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    hiiamboris commented #4604
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    9214 commented #4608
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    Travis red/red#4610 broken (5080)
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    9214 commented #4606
Vladimir Vasilyev
@9214
I mean, we can always squeeze an extra 4-byte value in the payload and get new datatype, but it doesn't seems like a priority to me, as we don't have any related use-cases. Not to mention the amount of design musings over lexical form that it requires.
Vladimir Vasilyev
@9214
How frequently whose coming from Rebol actually wrote float-based pair! as a literal value, instead of encountering it as an intermediate computation result? With images we reason in terms of x and y amount of pixels (discrete values, integers), and rarely think of subpixel position - rather, it's almost always a result of some precise geometric computation, hidden behind graphical facade.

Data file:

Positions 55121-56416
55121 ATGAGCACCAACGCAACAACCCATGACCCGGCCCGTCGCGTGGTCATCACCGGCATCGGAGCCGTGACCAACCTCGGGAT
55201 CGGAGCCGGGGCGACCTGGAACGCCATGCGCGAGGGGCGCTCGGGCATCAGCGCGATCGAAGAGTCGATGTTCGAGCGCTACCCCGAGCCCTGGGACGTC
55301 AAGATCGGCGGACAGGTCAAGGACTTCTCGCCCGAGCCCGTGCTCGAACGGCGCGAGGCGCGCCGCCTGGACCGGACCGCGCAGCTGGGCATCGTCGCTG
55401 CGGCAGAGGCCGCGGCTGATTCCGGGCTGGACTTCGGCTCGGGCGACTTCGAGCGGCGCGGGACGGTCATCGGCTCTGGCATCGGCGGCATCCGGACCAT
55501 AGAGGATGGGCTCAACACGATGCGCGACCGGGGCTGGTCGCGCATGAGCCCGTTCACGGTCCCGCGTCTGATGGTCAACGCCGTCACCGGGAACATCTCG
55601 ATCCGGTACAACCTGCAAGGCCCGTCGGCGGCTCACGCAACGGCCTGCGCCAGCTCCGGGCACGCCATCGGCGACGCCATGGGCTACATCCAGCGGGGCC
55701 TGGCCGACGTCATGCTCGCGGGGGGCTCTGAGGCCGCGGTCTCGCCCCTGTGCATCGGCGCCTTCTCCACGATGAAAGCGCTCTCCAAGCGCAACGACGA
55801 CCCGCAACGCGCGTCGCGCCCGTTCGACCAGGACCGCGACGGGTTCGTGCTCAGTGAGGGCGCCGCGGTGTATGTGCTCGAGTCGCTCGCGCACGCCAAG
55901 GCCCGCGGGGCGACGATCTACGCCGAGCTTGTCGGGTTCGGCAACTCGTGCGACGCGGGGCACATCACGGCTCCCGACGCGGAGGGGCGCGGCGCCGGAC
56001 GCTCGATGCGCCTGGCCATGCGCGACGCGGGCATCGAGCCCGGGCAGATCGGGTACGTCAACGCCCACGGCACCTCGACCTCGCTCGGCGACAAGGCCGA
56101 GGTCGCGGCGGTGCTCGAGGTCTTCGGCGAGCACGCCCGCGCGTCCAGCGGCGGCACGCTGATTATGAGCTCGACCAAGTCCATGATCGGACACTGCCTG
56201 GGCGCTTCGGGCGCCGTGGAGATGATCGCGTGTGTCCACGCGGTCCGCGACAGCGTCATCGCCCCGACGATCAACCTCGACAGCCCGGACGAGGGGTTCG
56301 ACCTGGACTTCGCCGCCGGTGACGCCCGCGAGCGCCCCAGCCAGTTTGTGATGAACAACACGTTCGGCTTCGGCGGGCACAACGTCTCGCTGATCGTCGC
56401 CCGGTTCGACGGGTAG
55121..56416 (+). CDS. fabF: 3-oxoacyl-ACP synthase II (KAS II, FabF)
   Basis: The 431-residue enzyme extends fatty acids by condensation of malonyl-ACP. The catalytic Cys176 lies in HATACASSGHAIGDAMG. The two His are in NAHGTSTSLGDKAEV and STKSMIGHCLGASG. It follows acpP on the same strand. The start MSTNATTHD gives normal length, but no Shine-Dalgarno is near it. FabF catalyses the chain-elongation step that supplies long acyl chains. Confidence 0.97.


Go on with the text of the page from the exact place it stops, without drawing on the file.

Vladimir Vasilyev
@9214
i.e., 1.23x45.6 looks a bit quirky if you see it, but I can live with that, because I rarely will type it by hand.
Qingtian
@qtxie

i.e., 1.23x45.6 looks a bit quirky if you see it, but I can live with that, because I rarely will type it by hand.

I'm also OK with this format.

Qingtian
@qtxie
One problem of the float32-pair is in some old code we don't always use the pair/x and pair/y as number. We use it a flag sometimes. For example, In a text editor, we may use pair/x to store the line number, usepair/y as bitset flag to store some information. In this case, we cannot use float32. But it is kind of hacking code, I think we should just 2 integers. Or use vector! if we need to record every lines in the text editor.